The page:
By: Maya Gomez
As a high schooler who’s mother is a teacher, I observe the way that students treat their teachers, and hear how such behavior affects the educator. In the past couple of years specifically, it seems as though disrespect towards teachers is much more widespread than I ever expected for it to be. Now, I understand the concept of “I show respect when I am shown respect.” Still, students and parents show blatant disrespect for no apparent reason.
It’s common knowledge that faculty members take on work that is not accounted for in their already low pay grade. It has been a pre-existing, unwritten rule that educators buy supplies for their students, create trial versions of projects, assist with one-on-one tutoring and essay help, and more things that many of us don’t even realize we take for granted. However, following the pandemic, teachers have had to take on an entirely different workload, responding to endless emails from students and parents for things that they have little to no control over, including mask mandates, absences and tardiness, and the class curriculum.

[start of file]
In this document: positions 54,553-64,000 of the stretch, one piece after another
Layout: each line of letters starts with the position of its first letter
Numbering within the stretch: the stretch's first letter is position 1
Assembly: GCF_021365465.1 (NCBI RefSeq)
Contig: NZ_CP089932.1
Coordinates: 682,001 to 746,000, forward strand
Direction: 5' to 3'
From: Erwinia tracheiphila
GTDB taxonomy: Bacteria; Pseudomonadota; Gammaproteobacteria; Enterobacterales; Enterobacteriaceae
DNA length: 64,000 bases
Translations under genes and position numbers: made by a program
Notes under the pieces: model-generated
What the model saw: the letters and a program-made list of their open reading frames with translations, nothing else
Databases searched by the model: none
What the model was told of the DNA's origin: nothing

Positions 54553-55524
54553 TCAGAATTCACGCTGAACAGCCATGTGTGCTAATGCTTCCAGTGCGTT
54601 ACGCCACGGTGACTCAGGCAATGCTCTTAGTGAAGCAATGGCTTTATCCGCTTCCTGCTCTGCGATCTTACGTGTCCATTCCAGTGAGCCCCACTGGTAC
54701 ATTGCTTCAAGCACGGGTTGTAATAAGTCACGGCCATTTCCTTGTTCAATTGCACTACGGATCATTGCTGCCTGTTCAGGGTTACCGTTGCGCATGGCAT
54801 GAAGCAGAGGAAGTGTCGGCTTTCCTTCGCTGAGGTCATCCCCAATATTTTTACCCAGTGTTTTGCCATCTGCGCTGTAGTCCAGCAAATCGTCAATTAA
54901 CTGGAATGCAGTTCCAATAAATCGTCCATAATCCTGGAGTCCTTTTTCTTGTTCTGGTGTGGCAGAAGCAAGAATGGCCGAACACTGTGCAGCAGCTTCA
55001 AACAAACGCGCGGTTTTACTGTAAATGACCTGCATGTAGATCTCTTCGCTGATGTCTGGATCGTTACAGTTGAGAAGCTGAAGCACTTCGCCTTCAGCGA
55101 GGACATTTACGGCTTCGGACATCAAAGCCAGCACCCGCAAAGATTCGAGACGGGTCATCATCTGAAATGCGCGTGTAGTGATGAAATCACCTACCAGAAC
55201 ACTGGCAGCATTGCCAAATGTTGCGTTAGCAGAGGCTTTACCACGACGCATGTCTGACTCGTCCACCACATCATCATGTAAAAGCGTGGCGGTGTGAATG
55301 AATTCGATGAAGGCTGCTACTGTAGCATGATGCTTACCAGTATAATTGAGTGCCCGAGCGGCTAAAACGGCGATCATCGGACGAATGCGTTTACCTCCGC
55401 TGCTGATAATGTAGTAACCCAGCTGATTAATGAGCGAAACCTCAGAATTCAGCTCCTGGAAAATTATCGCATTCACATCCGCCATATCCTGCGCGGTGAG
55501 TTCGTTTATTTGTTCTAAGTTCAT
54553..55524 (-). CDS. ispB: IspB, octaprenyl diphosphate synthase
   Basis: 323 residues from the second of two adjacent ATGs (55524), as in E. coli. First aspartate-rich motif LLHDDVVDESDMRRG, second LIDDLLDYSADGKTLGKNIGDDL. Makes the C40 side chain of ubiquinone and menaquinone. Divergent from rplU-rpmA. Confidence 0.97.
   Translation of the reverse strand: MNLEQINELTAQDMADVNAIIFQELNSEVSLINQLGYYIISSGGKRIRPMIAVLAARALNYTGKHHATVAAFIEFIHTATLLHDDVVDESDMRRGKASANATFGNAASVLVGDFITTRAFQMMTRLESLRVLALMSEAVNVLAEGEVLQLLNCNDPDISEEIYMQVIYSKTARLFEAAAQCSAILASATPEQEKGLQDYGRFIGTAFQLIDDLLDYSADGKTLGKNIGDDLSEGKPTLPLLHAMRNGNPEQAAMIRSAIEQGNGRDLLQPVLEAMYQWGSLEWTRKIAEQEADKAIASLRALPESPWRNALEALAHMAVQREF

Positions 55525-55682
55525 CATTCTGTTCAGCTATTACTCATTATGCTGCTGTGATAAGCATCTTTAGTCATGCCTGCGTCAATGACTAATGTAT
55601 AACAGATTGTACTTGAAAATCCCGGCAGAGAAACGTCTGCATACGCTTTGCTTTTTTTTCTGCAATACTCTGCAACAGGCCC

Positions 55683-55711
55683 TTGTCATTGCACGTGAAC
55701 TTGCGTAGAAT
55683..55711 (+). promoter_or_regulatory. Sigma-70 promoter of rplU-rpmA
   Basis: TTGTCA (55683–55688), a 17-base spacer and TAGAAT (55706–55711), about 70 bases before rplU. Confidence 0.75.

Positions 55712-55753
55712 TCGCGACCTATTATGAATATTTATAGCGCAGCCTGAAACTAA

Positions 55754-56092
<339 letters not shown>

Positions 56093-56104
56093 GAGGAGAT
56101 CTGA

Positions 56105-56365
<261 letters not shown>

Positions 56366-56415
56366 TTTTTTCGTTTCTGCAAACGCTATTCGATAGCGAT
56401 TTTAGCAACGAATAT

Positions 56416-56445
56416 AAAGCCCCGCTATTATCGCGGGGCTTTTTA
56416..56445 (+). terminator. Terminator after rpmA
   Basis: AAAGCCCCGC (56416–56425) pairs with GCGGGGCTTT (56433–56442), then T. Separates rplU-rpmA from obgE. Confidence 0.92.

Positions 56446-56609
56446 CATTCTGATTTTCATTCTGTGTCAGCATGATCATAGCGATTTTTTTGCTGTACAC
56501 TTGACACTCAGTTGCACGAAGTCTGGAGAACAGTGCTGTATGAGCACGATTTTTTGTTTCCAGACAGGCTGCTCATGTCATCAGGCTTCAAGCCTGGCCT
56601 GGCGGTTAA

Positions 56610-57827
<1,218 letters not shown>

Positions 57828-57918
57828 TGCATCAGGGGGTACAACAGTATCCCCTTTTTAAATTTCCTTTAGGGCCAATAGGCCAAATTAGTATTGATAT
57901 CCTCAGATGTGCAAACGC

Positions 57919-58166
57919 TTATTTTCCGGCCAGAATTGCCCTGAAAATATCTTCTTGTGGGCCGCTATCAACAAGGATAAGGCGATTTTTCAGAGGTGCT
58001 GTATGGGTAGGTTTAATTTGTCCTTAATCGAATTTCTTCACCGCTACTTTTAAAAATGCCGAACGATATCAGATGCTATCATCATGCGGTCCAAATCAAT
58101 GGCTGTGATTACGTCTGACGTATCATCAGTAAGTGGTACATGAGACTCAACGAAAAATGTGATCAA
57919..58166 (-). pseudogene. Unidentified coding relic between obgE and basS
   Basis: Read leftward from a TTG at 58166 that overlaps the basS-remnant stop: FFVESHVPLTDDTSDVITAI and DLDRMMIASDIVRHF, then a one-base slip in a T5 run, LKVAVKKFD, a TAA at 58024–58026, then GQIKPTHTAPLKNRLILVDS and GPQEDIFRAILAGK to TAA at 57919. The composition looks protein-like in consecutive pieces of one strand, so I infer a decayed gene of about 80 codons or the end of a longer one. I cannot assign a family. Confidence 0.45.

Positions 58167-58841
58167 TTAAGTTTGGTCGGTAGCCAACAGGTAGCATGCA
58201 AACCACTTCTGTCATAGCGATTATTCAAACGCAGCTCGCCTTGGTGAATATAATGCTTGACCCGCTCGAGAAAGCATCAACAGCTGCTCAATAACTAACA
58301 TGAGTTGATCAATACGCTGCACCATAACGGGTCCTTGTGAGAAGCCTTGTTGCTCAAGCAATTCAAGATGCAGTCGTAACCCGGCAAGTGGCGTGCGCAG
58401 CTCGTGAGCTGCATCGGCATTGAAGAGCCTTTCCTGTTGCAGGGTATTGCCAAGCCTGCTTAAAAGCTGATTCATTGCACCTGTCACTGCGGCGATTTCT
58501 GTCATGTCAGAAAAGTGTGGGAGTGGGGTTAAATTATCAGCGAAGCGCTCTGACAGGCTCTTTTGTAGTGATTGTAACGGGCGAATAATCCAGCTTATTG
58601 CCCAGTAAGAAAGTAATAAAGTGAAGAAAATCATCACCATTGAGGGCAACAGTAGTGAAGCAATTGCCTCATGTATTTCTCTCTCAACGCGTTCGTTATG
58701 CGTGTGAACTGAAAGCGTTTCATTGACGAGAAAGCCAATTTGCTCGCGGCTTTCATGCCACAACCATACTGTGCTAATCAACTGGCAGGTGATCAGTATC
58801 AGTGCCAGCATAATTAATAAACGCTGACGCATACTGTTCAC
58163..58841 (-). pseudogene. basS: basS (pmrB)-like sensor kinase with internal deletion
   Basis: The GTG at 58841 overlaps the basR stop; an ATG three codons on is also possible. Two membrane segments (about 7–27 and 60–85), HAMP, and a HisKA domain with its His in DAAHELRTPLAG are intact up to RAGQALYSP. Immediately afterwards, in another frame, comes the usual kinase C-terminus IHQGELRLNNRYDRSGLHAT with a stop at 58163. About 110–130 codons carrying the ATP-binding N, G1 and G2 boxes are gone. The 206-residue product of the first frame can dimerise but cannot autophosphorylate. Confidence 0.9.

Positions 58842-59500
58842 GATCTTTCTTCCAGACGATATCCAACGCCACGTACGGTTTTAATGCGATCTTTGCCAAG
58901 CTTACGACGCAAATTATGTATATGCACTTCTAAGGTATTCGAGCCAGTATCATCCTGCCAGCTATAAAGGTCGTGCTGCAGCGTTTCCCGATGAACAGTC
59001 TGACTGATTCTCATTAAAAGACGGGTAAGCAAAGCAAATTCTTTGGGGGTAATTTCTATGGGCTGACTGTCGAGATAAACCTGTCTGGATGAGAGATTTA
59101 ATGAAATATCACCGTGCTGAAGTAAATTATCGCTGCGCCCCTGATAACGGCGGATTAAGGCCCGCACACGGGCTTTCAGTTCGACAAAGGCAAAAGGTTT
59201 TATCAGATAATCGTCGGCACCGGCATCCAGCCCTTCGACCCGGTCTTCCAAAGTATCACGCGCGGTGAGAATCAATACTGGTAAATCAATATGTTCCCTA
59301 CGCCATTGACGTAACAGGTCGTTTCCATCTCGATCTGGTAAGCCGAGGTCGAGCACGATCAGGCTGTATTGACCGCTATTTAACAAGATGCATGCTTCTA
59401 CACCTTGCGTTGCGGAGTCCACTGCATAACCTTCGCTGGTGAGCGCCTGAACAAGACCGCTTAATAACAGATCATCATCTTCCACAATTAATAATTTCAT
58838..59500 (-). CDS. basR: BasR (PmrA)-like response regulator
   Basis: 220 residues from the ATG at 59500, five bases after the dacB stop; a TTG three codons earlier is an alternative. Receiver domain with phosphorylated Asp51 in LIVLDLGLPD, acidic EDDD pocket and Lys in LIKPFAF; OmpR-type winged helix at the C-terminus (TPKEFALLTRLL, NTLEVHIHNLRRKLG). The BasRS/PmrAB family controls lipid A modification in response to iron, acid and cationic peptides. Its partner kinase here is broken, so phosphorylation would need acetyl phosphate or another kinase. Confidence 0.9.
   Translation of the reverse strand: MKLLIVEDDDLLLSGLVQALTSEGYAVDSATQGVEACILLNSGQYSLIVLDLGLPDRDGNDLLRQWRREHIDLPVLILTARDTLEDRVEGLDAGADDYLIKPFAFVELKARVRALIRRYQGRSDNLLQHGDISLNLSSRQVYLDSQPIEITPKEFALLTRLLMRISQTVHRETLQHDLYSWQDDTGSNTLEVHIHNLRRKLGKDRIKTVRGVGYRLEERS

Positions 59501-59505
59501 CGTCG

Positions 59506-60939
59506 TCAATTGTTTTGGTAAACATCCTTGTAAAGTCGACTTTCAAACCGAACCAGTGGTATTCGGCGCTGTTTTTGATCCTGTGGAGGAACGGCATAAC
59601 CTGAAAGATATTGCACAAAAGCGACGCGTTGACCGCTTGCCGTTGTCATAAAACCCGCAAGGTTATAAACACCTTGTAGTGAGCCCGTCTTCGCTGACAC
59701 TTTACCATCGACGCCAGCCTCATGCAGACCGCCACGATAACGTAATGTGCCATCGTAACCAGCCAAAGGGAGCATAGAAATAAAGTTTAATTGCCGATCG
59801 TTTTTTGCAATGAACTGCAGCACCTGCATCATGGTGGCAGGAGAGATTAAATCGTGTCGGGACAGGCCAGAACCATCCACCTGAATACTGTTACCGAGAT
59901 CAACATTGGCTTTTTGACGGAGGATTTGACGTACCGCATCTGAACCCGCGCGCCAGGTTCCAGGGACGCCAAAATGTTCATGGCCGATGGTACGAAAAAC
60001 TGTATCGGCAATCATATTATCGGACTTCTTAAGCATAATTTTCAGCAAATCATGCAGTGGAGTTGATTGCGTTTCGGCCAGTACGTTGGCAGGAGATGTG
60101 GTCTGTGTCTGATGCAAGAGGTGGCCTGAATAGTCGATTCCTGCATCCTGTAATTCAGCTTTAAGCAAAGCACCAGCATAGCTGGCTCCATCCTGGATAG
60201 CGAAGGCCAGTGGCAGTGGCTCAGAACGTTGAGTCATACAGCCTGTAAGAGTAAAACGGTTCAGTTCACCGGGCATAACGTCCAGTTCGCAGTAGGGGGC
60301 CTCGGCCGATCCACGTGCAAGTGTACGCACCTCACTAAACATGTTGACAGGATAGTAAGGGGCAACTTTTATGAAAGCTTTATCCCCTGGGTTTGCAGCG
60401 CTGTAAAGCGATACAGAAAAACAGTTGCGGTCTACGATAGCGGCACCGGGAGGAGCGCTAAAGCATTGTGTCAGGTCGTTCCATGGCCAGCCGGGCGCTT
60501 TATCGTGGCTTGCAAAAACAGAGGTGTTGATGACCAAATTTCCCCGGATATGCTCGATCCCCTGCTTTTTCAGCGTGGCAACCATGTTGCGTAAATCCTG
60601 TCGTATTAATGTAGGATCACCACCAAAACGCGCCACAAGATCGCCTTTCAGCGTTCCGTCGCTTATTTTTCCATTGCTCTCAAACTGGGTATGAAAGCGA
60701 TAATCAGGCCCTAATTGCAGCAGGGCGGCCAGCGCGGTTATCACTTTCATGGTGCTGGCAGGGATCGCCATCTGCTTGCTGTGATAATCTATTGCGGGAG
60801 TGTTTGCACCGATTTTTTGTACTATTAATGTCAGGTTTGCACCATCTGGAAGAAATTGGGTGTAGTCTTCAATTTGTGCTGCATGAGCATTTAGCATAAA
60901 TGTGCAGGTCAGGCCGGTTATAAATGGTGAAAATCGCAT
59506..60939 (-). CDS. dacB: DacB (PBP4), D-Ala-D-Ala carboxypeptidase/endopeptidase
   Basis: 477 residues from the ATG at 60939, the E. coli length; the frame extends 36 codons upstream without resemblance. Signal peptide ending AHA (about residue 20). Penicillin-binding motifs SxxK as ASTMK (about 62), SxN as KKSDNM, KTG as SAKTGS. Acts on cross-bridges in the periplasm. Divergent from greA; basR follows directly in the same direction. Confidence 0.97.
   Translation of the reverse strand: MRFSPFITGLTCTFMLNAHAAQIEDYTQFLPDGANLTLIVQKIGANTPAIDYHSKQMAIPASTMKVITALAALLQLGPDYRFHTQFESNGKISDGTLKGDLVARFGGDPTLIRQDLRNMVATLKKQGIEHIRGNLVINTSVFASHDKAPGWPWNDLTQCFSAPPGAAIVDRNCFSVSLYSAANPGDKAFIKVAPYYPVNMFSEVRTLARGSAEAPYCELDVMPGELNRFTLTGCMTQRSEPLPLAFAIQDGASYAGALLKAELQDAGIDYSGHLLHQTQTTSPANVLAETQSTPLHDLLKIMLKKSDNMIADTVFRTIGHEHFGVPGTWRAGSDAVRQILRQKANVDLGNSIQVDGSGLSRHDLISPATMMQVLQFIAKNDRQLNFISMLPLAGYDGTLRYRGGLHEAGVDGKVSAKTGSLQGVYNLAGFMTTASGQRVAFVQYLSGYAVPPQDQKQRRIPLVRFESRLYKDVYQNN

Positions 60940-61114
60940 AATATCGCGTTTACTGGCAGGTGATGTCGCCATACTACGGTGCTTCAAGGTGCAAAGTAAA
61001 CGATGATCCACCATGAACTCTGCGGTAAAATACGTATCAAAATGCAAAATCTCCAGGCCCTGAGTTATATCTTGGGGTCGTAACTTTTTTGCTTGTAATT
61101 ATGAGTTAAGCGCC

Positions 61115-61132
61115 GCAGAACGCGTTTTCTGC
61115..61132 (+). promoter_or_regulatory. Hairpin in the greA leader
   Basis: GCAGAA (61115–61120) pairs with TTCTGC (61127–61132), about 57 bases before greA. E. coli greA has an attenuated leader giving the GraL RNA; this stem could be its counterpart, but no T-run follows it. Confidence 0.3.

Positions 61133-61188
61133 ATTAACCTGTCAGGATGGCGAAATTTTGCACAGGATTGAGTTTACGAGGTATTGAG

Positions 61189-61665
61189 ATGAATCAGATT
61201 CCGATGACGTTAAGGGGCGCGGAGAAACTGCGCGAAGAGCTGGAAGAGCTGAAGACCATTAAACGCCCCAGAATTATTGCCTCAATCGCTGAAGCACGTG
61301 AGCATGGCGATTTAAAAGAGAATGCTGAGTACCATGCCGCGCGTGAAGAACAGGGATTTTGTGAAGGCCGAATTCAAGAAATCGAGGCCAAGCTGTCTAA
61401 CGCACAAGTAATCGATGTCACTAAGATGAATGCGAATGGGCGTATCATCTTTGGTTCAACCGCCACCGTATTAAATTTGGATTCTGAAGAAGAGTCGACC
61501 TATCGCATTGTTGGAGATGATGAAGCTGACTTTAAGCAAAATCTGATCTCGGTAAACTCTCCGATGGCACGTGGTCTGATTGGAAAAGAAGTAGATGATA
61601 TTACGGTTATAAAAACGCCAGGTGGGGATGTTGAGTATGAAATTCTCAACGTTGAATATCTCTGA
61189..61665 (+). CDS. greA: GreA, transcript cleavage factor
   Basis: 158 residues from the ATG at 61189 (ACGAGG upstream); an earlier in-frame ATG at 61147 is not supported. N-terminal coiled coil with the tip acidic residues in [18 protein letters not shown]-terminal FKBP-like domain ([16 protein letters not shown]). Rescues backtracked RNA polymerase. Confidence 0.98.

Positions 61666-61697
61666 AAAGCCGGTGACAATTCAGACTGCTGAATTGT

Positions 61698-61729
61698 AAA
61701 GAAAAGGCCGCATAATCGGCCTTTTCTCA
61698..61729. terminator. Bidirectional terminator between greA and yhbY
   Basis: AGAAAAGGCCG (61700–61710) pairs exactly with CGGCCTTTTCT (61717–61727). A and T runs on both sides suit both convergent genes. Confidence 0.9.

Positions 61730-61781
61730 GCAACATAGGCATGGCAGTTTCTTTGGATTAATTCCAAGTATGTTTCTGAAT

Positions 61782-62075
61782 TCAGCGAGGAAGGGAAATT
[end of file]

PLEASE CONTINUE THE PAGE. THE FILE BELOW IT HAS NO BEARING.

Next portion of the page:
On top of extra pressure caused by the pandemic, LGHS educators revealed that they face crudeness from several of their own students in class. One teacher recalled some of the worst instances, conveying “In my career, I have had a student cut some of my hair off. In several instances I’ve had students call me a ‘bitch’ because I won’t tolerate bullying and not following basic respect rules.” The teacher continued “I had students make up rumors about me being a drug addict, just for fun. I have never even smoked a cigarette and can’t remember the last time I drank alcohol.” The teacher declared that what bothers her most about such instances is the “utter and sheer lack of respect for rules and [other students].”
[quotes from peters]
I often have to wrack my brain for who told students that this sort of behavior is acceptable, and then it comes to me: their parents. According to the teacher discussed above, “For the most part, parents have been great. But a couple instances stick out to me. [A couple years ago,] a student who did basically zero work in my class had his dad walk into my classroom during school hours and insinuated that if I didn’t change his grade, I would ‘get what’s coming to me.’”
You don’t necessarily need to agree with every policy that a teacher may have in place. In fact, you aren’t even obligated to like them; the fact is, you should show at least a small level of respect towards educators.